After I left Ganei Tal, I was sure I would never return.
The memory of my first journey along the familiar roads is engraved in my heart. Yet, not even a week had passed before I found myself sitting in my father’s truck, on the way to Gush Katif, on the way home.
But this time it really was final, because I went to see how they would destroy my house, and Ganei Tal, along with my entire past. When I arrived there, my eyes darkened. The entire neighborhood, the homes of my best friends, were destroyed.
Suddenly I could see the sea from my house. My home and the local shop stood there alone, isolated and abandoned. I went around the settlement and saw the D-9 bulldozer wreck everything I knew.
I sent messages to my friends that their homes were destroyed. “They’re wrecking your home right now, a D-9 is driving over it, and 18 years have turned into a pile of rubble.”
Suddenly one of my friends called me distressed: “Renana are they destroying my house? Tell them to stop, all our stuff is still there.”
I looked at the D-9 on the house and didn’t know what to do. The roof was already wrecked and the vehicles were beginning to destroy the rooms, and there I was wondering what to do.
It's dangerous to go into a place that’s being demolished, where electric polls and trees are falling. And my friend is still yelling, begging that I save his family’s furniture.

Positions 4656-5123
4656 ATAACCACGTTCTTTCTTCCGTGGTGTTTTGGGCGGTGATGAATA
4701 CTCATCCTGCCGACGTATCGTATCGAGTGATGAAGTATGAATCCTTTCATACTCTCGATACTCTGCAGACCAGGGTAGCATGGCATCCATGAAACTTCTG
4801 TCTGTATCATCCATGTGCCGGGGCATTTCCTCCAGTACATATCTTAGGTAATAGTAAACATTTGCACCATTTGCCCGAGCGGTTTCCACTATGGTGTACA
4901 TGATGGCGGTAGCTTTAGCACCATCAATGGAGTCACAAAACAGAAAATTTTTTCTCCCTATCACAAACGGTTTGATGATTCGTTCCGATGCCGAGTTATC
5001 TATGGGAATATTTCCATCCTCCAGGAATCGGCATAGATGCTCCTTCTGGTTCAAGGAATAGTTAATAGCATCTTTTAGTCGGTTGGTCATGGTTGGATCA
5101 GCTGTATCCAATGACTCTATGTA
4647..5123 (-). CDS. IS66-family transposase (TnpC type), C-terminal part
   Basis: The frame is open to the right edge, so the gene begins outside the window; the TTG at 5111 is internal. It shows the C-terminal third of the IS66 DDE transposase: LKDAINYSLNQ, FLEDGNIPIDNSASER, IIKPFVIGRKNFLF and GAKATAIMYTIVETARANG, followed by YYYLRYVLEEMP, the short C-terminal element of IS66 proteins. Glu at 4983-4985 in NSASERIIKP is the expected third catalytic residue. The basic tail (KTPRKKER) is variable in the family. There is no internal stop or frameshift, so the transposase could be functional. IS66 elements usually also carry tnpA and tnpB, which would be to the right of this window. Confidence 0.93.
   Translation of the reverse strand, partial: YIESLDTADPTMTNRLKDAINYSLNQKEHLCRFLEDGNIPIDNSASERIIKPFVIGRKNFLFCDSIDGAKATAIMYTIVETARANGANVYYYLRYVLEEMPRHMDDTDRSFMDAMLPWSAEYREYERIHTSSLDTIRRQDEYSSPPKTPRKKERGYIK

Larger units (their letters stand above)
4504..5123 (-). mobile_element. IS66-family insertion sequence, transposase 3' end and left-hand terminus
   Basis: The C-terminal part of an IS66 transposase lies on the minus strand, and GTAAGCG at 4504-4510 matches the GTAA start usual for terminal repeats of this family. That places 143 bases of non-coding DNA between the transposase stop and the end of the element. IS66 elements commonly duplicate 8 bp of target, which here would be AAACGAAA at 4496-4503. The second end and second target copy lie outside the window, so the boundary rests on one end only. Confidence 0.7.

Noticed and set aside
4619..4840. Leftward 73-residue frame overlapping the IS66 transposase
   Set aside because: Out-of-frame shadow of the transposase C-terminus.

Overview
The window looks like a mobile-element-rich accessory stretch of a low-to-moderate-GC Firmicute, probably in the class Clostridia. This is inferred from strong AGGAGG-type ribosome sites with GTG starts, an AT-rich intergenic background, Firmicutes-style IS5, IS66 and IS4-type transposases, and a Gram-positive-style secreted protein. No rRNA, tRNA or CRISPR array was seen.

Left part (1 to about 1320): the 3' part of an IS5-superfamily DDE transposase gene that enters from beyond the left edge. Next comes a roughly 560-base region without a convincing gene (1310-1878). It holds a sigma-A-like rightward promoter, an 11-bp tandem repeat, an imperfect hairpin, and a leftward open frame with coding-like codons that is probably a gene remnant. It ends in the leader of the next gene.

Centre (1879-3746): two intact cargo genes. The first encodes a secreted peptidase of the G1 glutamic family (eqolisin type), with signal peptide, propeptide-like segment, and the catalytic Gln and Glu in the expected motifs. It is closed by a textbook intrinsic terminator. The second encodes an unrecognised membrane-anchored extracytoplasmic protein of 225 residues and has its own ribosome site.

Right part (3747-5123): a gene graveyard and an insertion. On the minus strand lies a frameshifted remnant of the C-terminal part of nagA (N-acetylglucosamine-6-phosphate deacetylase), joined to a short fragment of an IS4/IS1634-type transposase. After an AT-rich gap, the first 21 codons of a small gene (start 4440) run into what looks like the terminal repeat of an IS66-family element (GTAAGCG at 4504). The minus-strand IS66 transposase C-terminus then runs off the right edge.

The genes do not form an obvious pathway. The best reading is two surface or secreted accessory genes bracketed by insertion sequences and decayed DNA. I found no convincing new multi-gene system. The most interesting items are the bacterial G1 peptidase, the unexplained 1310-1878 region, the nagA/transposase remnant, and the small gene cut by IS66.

I entered the yard and started to yell and wave my hands: “Stop everything there are still things in the house.” One of the drivers noticed and stopped, saving my friend’s memories.
Life flows as normal
Now I am doing my national service, and am writing from an apartment in Tel Aviv. I am working at a secular school. It’s simply a different world.
At least I have a place where I can feel at home, because we have no permanent residence. Luckily, two other girls from Gush Katif live with me.
But I found that there were girls who simply didn’t understand what had passed over us.
For them, the year of national service is a fun time. For us, it’s a year for dealing with new things, of getting over the loss of an entire life. For them its just an excuse to have fun, for us it is home.
When we came back to the apartment (provided by the army), everyone spoke of the pleasures of going home, to their room and beds, and I stood on the side with tears in my eyes and thought: I won’t have this.
As much as people try to identify with us, they will never, ever understand. I am in Tel Aviv, and life here is flowing as if nothing happened. An entire public has had its world destroyed, and here life goes on as normal.
I’m now starting to rehabilitate my life, you may not hear from me anymore, but that doesn’t mean that everything is alright with me, because nothing is alright.
This country does not take care of us. We are in a guest home, and my friends are still in hotels. My parents are still unemployed, and the pain is increasing with every passing day.
Depite all this, I know that we’ll manage to get over this. We are a strong group. The only question is what we will need to get through life. Your lives go on as normal, and I only have on request: Don’t forget that there are people who’s lives will never go back to normal.